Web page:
Many more examples could, and doubtless will, be furnished, to support such readings of Wheatley as perspicacious and self-empowering in the years to come. Let us, then, say that Wheatley is displaying her agency through her work, rhetorically empowering herself foremost, though her project extends to all of her race and sex as well. To see Wheatley as an individualist is, I think, to read her correctly. We must recall that, though camaraderie amongst slaves was common, even then, cotton was not yet king and the full horrors of plantation slavery were not yet on the horizon, making Wheatley’s experience as a relatively well-treated house slave, not uncommon. Hence, she would likely have been brought up to admire the individualism of men like Jefferson, Adams, and Washington, not to mention the preachers of the era, many of whom were friends of the Wheatley family. To find their influence, one must only look to Wheatley’s many elegies which often take a sermonly form and command the mourners to take solace in the promise of Heaven. Henry Louis Gates Jr., as Watson notes, is particularly attentive to Wheatley’s elegies as precursors to more overtly abolitionist works.

            That said, does the exercise of agency in her work, particularly the unpublished poems explored in this essay, amount to a qualitative analysis of her work, itself? That is best left to the reader, but to read her work, not as African nor African American, not as Neo-Classicist, and not as Romantic, but as complicated by audience and personal will and ambition is to ascribe to Wheatley an intentionality few have permitted her. Only when we sincerely answer the question of her use of classicism can we begin to understand her work on its own merits.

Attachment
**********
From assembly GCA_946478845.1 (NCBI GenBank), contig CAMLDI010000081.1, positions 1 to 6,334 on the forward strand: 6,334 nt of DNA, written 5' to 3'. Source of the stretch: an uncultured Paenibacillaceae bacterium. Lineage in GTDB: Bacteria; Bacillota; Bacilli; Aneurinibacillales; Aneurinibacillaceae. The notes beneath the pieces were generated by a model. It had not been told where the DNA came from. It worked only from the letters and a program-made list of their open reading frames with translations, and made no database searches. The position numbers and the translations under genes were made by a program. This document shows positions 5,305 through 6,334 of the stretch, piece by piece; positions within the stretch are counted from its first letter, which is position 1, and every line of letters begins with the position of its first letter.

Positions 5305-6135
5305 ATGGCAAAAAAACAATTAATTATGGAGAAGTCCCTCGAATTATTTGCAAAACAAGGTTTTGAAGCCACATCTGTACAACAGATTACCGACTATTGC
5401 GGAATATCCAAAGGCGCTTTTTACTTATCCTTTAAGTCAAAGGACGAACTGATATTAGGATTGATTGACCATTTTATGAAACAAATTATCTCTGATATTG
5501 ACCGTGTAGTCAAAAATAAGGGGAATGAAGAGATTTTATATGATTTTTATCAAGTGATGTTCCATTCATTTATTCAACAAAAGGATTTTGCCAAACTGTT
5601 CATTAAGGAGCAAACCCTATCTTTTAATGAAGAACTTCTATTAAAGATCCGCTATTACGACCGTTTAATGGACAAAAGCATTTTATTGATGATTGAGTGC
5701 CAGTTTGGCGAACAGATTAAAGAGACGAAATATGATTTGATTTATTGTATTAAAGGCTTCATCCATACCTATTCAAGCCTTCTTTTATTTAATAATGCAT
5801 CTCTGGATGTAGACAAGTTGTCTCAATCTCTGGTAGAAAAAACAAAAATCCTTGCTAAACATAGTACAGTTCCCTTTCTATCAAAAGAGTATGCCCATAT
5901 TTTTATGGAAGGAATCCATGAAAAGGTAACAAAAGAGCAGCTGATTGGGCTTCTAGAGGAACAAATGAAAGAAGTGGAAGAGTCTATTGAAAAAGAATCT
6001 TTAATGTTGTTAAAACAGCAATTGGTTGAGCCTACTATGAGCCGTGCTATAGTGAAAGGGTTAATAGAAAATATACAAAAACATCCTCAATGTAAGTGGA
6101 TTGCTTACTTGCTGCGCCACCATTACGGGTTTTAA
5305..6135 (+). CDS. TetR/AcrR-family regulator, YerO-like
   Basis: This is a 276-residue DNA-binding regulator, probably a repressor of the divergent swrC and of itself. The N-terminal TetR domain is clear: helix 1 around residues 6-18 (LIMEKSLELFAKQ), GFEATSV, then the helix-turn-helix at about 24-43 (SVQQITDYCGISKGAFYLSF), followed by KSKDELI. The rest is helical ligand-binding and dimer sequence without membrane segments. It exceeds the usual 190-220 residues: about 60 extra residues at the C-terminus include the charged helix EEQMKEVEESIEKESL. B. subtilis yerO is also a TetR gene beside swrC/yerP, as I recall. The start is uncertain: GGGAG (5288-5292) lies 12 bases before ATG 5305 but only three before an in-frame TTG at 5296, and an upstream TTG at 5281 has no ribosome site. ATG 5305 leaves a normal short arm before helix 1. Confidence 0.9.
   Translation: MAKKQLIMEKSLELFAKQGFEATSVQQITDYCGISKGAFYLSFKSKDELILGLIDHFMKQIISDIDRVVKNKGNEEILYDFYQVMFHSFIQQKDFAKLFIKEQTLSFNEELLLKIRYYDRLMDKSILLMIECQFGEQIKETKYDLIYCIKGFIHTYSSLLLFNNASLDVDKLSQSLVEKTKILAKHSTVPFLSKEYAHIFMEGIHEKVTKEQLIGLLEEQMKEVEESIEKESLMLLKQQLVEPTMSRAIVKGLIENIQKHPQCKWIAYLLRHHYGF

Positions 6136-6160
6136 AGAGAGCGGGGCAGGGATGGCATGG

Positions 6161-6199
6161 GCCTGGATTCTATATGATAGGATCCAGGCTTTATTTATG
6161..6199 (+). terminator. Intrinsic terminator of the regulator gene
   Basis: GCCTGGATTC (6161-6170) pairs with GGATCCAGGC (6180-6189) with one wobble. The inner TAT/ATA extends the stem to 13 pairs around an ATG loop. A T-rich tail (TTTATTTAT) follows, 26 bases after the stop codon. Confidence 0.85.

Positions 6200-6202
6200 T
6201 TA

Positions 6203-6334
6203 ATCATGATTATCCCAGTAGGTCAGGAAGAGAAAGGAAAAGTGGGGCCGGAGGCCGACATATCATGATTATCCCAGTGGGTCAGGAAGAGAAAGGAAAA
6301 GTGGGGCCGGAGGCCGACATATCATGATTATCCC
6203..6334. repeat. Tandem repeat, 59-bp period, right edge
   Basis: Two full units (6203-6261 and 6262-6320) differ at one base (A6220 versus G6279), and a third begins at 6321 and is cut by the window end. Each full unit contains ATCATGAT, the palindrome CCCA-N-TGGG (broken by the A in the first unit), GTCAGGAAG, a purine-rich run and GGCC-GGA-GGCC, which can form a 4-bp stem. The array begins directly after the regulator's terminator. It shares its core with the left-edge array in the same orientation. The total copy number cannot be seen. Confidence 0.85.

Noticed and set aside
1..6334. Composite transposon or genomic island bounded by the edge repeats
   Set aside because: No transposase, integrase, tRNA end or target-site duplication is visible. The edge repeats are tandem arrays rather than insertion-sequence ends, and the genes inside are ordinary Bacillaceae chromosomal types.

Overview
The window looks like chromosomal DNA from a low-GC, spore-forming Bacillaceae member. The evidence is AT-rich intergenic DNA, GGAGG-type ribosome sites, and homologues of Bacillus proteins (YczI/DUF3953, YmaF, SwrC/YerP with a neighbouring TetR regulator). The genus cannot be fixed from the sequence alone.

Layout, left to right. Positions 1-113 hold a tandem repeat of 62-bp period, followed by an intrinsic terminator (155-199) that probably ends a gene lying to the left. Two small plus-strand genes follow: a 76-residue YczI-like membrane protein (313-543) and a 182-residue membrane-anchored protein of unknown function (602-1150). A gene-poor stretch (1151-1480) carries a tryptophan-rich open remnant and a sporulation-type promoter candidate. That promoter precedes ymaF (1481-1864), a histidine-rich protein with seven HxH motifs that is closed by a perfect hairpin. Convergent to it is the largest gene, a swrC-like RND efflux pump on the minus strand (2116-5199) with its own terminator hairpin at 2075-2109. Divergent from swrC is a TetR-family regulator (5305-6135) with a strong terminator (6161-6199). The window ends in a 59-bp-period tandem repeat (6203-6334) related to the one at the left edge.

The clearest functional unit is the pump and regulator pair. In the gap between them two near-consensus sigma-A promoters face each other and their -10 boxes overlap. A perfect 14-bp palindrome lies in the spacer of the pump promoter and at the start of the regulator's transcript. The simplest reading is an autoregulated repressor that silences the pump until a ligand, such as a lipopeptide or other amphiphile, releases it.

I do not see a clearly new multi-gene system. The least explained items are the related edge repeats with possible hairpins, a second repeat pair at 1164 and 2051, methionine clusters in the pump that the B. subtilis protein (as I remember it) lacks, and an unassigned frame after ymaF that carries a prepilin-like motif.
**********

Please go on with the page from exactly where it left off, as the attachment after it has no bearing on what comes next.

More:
Works Cited

Keith Byerman. “Talking Back: Phillis Wheatley, Race, and Religion.” Religions, vol. 10, no. 6,            2019, p. 401.

Jarrett, Gene Andrew. “‘To Refute Mr. Jefferson’s Arguments Respecting Us’: ‘Thomas        Jefferson, David Walker, and the Politics of Early African American Literature.” Early     American Literature, vol. 46, no. 2, 2011, pp. 291–318.

Marvell, Andrew, and Smith, Nigel. The Poems of Andrew Marvell. Rev. ed., Pearson Longman, 2007.

Pope, Alexander. Peri Bathous : of the Art of Sinking in Poetry [in Miscellanies …]. Proquest LLC, 1999.

Shields, John C. Phillis Wheatley and the Romantics. 1st ed., University of Tennessee Press, 2010.

Shields, John C. “Phillis Wheatley’s Use of Classicism.” American Literature, vol. 52, no. 1, 1980, pp.   97–111.

Watson, Marsha. “A Classic Case: Phillis Wheatley and Her Poetry.” Early American Literature,           vol. 31, no. 2, 1996, p. 103.

Wheatley, Phillis, and Carretta, Vincent. Complete Writings. Penguin Books, 2001.

[1] See Wheatley’s proposals for publication in Phillis Wheatley Complete Writing 165-70